Shingles: The emotional symptom increasing your risk – how to reduce your chances

Eamonn Holmes says his shingles ‘spoiled’ son’s wedding photos

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Shingles, or herpes zoster, is a common infection of the nerves. It is caused by a virus. Shingles triggers a painful rash or small blisters on an area of skin. It can appear anywhere on the body, but it typically appears on only one side of the face or body. 

Stress doesn’t technically cause shingles; however, it can cause your immune system to weaken — and a weakened immune system can put you at risk for shingles.

If infected with the condition, stress also can exacerbate your misery, by making the itching, burning, painful rash seem worse and lengthening your recovery time.

Emotional stress is considered a trigger for shingles because it has been shown to weaken the body’s immune system.

An emotional stress can occur for those who have undergone a sudden shock such as a death of a loved one.

It can also occur for those under immense stress at work or in life.

An immune system weakened by stress provides the shingles virus with a window of opportunity. This is particularly true of people who already have challenged immune systems, either because they are older or because they have an immune deficiency or a chronic disease.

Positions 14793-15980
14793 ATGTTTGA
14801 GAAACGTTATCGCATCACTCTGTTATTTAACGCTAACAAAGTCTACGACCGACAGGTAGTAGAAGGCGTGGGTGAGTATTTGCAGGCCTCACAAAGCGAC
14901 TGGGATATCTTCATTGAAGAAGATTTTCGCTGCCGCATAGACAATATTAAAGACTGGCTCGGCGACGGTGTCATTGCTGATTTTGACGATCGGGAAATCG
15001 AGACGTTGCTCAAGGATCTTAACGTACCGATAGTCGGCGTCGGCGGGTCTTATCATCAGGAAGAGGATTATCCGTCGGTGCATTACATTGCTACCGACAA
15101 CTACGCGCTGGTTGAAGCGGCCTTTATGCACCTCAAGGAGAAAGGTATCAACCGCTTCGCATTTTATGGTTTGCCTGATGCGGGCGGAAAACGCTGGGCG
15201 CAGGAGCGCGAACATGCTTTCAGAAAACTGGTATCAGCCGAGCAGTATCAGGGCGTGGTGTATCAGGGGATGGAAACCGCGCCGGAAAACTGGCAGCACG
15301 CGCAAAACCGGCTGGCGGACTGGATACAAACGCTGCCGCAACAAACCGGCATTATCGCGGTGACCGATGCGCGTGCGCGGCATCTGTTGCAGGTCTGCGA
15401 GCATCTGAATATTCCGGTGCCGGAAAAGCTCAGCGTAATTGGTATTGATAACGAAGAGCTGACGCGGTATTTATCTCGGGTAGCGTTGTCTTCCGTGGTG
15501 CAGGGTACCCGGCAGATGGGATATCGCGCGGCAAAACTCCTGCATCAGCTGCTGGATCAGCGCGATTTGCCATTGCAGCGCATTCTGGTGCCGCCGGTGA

The itching, burning, and aching symptoms normally associated with shingles becomes even more intolerable when a person is under stress.

According to available research, stress, stressful life events, and depressive symptoms are identified antecedents to outbreaks of shingles.

A 1997 retrospective study from Singapore examined the records of 164 patients with shingles.

Approximately 20 percent of these patients reported at the time of presentation to their clinician the symptoms of depression and feeling helpless.

In a 2012 case-controlled French study reported among 250 patients a relationship between recent depression and the onset of shingles.

The remaining studies in this area have examined the presence of various psychological symptoms during or after the development of shingles.

For example, in a 1992 study from the United States, 19 individuals with shingles were examined and found that anxiety, depression, and less life satisfaction were associated with higher levels of pain following the outbreak.

Other studies have pinpointed the three lesser-known factors increasing a person’s risk of shingles which included age, nutritional status and mood disorders.

Ways to help reduce your stress levels and improve your overall mood include:

  • Eat and drink to optimise your health
  • Exercise regularly
  • Stop using tobacco and nicotine products
  • Study and practice relaxation techniques
  • Reduce triggers of stress
  • Examine your values and live by them
  • Assert yourself
  • Set realistic goals and expectations.

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